Modifying the Flyer for wind tunnel testing

When we originally built our wind tunnel replica, our engineering analysis showed that the structure would be sufficient to mount safely to a tripod mount. However, when we were granted an entry in the NASA Ames 40' x 80' wind tunnel, the facility strongly preferred a single point mount on a six-component strain gage balance. In order to accomidate those changes to our plan, we had to make several modifications to our replica, requiring nearly a complete rebuild.

The first issue to which we had to adapt was the new loadpath imposed on our aircraft by the new mounting scheme. When an airplane is in flight, the lift produced by the wings is offset by the force of gravity, and this force is spread out along the aircraft's wings, fuselage, engines, etc. When a model is being tested in a wind tunnel, while some of the lift is counteracted by gravity, most of the forces are concentrated around the support structure, which in this new case would be a single point underneath the center of the replica. Thus, the spars and ribs of the center section would have to react the full force of the lift of the airplane, which would be greater than the weight of the replica.

In order to accomplish this and to satisfy the NASA safety requirement of being able to safely tolerate loads three times higher than we expected, our structural analysis showed that we would have to replace the wooden spars in the lower center section with aluminum parts. Shown above is our aircraft with the section to be modified removed, and below are Rich Grimm and Marilyn Ramsey are carefully reattaching the aft ribs to the new aluminum spar. Once they are done, the front wooden spar will also be replaced.


Normally, a six-component balance is hidden inside the fuselage of the airplane to be wind tunnel tested. Since the 1903 Flyer had no fuselage, we had to build a special pad that contained the balance and which would firmly support the replica.

We also had to remove the previously installed mounting structure from the lower outboard section (see below). We also took this opportunity to run some instrumentation out to the wing tip.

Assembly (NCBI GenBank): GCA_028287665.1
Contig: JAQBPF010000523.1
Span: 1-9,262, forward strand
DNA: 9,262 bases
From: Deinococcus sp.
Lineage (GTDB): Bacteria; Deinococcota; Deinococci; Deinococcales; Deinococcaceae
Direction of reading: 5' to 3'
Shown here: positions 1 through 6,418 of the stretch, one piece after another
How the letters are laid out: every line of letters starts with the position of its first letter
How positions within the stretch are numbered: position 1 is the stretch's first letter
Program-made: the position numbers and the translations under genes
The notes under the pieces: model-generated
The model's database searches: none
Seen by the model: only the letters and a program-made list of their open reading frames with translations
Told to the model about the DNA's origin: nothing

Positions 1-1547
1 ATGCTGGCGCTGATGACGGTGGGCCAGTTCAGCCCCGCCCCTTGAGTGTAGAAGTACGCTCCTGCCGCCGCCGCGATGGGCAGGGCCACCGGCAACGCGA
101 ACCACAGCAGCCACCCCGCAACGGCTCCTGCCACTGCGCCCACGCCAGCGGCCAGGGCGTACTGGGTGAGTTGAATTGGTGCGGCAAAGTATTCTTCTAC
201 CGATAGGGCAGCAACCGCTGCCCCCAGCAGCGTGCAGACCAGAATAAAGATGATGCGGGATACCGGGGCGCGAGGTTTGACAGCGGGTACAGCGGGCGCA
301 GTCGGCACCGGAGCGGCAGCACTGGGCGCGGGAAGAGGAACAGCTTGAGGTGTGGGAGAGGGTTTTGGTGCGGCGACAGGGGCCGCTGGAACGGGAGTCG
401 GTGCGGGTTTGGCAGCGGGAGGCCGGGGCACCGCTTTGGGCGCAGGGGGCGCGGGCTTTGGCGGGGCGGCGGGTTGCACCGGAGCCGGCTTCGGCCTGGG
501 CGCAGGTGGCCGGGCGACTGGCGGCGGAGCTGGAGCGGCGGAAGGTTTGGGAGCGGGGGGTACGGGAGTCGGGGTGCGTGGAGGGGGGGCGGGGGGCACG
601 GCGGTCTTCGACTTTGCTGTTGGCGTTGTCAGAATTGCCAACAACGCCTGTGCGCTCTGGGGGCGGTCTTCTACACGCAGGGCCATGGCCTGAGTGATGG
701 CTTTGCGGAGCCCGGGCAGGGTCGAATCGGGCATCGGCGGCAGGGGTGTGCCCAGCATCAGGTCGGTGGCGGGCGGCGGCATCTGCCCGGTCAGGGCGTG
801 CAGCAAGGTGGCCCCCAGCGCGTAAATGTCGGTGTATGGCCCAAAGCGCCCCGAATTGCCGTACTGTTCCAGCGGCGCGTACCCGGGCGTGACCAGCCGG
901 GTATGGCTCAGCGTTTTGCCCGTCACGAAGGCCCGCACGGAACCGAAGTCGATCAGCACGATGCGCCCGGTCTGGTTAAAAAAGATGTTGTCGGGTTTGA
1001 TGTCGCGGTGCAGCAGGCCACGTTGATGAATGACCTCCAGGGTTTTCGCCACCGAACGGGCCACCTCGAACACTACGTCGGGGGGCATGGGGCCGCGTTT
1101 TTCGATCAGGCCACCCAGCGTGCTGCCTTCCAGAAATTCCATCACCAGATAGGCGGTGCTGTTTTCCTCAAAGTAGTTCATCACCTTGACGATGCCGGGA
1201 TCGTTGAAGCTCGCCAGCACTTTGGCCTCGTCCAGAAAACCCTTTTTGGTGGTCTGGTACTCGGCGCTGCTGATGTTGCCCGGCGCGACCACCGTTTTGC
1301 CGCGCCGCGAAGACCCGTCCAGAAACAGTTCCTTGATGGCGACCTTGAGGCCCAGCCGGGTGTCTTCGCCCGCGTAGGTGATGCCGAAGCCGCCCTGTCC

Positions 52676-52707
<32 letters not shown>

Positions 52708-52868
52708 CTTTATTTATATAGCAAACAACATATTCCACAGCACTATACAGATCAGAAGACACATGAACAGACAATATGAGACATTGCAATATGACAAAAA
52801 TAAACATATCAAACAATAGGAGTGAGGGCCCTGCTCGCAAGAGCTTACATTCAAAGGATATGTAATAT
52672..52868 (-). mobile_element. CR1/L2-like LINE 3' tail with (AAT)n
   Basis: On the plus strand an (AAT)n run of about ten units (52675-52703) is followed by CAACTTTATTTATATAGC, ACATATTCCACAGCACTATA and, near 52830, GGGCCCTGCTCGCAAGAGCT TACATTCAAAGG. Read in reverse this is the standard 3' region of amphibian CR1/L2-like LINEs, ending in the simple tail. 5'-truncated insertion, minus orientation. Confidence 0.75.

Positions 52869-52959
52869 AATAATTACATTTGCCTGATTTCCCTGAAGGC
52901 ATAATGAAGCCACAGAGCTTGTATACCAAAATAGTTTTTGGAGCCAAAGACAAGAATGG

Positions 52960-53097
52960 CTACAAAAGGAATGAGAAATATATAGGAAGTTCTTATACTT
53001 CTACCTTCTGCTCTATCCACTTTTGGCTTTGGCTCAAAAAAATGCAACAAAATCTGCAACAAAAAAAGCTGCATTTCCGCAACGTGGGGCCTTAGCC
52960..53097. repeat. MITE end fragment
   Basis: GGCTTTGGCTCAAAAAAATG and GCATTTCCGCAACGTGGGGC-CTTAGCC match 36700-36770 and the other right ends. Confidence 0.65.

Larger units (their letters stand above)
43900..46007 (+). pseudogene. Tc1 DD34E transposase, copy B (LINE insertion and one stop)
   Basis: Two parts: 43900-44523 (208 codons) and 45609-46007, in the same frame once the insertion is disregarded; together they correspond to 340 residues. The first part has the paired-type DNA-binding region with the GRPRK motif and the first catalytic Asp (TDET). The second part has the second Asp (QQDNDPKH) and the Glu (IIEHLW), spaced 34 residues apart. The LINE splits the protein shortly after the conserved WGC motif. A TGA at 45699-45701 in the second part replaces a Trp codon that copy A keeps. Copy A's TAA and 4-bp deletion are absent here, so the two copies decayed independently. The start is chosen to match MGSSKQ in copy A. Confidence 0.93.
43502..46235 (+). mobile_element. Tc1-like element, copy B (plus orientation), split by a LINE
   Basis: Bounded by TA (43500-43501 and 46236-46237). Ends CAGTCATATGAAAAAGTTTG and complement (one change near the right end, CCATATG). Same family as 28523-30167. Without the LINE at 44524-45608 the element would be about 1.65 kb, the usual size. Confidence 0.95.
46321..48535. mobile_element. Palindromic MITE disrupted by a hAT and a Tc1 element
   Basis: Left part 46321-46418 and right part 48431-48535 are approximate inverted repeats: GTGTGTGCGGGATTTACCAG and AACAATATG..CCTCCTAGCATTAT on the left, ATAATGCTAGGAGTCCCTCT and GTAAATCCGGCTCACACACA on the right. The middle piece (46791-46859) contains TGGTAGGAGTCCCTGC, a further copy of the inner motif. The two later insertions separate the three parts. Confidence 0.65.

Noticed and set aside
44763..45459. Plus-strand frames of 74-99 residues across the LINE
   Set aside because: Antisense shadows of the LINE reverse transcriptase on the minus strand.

When we performed the structural test, we had an issue on the canard which required touching up the covering.


This was to be our mounting scheme. We buried strong steel pads inside the lower outboard sections that were to interface with the tripod mounting system we originally planned to use. Once this plan was changed, we needed to removed these pads from inside our aircraft.
Some detail views of our instrumentation for the test. Above, the balance mounted underneath the replica, and the electric actuator we used to set the wing warping position hidden beside our Orville. Below are the tachometer and strain gages we used to determine the speed of the props and the torque being absorbed by the propshafts. The torque instrumentation fell behind schedule, and we wound up not being able to utilize it to take data.


And this is where we would test. This is the inlet to the NASA Ames 80' x 120' wind tunnel, part of the same facility which houses the 40' x 80', where we actually tested. For scale, notice the people walking along the lower right of the inlet area.

Hey NASA, we're here!

Installed and running. The slight streaks you might see in the photo aren't streaks or smudges at all. We have actually put pieces of yarns in the wind tunnel, tied to very thin wires. The reason for this is we want to be able to see what direction the wind is moving as it passes the Flyer. We also stiched some yarn tufts to our airplane (you can't seen them here) to look at the airflow much closer to the airplane as we pitch and yaw it out to various conditions we want to measure.

Copyright © 2003, AIAA Wright Flyer Project, all rights reserved.

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